The decrease in those smoking marijuana is attributed to the increase in knowledge and awareness of the drug’s true impact. When higher risk and long-term effects were better understood by the adolescent age group, fewer decided to try, or to continue using, marijuana.

SAMHSA reports that, in 2002, 32.4% of those between the ages of 12 and 17 understood the risk of smoking marijuana once a month and chose not to use the drug. One year later, 34.9% of that same age bracket accurately perceived marijuana’s risks, and even fewer teenagers used the drug. When the potential dangers are understood, less kids smoke marijuana.

Adverse Life Consequences

With all of the mental, physical, and psychological effects outlined above, additional dangers of marijuana include the impact on one’s daily life. While marijuana is often not seen as a highly-dangerous drug, the truth is that the repeated use of any mind-altering substance will create adverse life consequences.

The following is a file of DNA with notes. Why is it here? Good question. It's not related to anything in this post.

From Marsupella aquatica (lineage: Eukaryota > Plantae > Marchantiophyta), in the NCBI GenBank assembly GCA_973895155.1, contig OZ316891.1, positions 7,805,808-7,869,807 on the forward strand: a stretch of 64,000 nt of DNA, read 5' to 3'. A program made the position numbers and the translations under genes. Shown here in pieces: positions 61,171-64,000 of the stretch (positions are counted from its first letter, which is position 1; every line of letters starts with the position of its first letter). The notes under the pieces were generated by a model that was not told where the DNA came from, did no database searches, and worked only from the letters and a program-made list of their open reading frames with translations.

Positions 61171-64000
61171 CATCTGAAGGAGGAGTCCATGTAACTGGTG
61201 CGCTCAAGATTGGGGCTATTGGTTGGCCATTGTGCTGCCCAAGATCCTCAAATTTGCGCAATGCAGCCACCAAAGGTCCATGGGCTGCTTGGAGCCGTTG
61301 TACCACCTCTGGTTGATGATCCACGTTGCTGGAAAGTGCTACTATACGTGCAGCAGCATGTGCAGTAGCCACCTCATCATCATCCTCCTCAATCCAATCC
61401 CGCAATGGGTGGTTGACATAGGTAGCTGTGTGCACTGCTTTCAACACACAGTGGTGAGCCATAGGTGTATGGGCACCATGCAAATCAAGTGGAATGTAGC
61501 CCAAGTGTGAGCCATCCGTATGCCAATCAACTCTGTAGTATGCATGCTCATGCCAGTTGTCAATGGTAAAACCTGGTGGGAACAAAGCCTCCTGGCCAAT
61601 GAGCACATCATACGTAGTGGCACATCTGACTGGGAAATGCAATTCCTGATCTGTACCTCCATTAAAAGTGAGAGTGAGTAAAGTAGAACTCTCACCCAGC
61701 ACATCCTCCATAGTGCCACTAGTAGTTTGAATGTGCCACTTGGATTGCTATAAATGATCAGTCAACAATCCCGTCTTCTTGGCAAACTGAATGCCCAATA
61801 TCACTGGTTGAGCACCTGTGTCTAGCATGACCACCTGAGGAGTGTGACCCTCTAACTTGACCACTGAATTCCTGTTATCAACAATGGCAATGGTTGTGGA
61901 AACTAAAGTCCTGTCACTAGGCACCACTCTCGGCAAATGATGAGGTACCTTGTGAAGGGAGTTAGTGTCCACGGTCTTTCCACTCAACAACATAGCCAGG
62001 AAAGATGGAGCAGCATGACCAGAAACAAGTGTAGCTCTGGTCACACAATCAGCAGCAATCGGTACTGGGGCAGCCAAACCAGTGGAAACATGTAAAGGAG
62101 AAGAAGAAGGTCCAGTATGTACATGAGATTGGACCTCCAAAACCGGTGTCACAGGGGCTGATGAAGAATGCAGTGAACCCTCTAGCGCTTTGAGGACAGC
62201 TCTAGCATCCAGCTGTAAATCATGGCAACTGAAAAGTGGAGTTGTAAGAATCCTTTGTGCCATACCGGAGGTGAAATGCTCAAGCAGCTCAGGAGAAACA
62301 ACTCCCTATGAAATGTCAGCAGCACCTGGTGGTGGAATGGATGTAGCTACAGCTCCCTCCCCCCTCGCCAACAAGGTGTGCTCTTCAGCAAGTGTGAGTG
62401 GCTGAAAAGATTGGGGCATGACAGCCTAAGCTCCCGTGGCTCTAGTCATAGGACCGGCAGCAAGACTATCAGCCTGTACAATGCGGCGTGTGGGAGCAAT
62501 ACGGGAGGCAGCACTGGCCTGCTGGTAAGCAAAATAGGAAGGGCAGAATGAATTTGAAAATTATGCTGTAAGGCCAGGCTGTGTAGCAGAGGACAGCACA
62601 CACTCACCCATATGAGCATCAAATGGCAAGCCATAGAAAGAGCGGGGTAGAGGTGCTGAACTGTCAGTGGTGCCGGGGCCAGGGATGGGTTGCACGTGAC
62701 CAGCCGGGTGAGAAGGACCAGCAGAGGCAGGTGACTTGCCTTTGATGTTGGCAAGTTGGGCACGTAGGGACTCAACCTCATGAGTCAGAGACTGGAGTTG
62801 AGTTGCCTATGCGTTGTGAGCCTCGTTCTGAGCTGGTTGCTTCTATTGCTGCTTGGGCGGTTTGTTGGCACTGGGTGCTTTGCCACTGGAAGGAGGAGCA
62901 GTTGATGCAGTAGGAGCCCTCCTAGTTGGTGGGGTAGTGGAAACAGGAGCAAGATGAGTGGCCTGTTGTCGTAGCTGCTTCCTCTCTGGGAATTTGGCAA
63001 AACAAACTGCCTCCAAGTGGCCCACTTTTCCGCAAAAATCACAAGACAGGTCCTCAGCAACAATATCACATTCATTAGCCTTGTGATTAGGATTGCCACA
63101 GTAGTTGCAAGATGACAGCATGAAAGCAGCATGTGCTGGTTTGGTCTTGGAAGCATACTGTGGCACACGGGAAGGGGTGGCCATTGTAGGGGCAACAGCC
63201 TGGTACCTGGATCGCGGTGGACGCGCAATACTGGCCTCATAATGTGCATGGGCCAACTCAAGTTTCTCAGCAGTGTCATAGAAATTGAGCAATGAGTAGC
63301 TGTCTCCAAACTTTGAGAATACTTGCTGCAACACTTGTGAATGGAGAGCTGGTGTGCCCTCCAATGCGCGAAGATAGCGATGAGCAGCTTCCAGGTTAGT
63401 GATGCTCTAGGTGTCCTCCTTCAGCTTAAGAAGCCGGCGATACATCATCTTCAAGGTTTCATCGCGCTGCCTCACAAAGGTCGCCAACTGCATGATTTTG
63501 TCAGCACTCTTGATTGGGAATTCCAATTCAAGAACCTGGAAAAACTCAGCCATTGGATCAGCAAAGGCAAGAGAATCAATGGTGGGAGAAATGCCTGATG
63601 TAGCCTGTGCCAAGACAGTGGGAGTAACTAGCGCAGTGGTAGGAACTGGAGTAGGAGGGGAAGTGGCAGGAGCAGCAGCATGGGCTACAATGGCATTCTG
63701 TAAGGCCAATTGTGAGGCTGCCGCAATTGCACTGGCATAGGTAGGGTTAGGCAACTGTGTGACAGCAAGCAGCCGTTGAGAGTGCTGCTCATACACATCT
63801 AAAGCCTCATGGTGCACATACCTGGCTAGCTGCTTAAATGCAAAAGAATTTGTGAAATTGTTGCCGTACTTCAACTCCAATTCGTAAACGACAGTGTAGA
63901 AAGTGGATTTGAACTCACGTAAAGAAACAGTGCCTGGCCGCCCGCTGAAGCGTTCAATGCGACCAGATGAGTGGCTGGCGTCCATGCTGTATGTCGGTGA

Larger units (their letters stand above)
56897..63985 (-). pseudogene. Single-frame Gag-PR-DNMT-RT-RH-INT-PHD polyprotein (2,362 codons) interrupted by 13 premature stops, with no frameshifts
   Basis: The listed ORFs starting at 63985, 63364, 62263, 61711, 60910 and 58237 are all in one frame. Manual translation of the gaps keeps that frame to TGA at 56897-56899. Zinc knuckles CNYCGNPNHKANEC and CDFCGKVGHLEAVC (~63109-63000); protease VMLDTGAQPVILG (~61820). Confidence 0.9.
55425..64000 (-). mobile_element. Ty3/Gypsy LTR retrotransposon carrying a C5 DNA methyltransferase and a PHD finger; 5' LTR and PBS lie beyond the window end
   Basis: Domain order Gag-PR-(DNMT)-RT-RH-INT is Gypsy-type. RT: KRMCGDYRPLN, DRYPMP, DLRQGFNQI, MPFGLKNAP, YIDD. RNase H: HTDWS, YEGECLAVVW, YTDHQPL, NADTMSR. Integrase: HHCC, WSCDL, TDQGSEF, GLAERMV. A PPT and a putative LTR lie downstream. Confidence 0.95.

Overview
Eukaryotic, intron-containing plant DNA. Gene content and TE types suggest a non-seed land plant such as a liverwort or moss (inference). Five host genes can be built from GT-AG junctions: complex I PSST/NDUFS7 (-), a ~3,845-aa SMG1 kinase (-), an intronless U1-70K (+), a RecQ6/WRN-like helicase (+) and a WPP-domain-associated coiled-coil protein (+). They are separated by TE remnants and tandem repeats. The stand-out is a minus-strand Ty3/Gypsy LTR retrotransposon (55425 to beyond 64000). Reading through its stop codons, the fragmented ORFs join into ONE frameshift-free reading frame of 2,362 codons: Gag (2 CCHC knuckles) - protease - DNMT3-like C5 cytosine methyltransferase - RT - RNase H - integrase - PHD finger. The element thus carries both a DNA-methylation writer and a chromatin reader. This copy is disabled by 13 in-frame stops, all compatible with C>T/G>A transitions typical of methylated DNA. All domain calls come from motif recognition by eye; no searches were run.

Many pot smokers did not fully understand marijuana dangers as they began to smoke the drug early in life, and more frequently. Consequently, many marijuana users find that the drug is interfering with school or work performance, in relationships with family and friends, in the ability to stay financially stable, and in their physical and mental health.

Over time, individuals who have become physically and emotionally dependent on marijuana, find themselves falling behind on basic fundamental life skills that peers have appropriately developed. Self-esteem problems arise, self-reinforcement abilities deteriorate, and confidence is diminished.

Why Doesn’t Use Stop After Adverse Life Consequences?

The use of mind-altering drugs is progressive in nature, meaning use will continue when not properly intervened on and treated.

Psychological and emotional dependence on marijuana are common, but physical dependence can also happen when pot use has become regular. The drug then has a hold on the user’s mind, body, and soul.

Physical dependence is marked by withdrawal symptoms that occur when the use of the drug is stopped. The body and brain have adapted to the pain-reducing effects of marijuana, for example, and when stopped, all emotional pain seems overwhelming and impossible to face. The ability to sleep is disrupted when physical dependence has developed, and anxiety may greatly increase when marijuana is not being used to self-medicate.

If you see the dangers of marijuana use impacting your life, or the life of someone you love, call Recovery Now TV at 800-281-4731.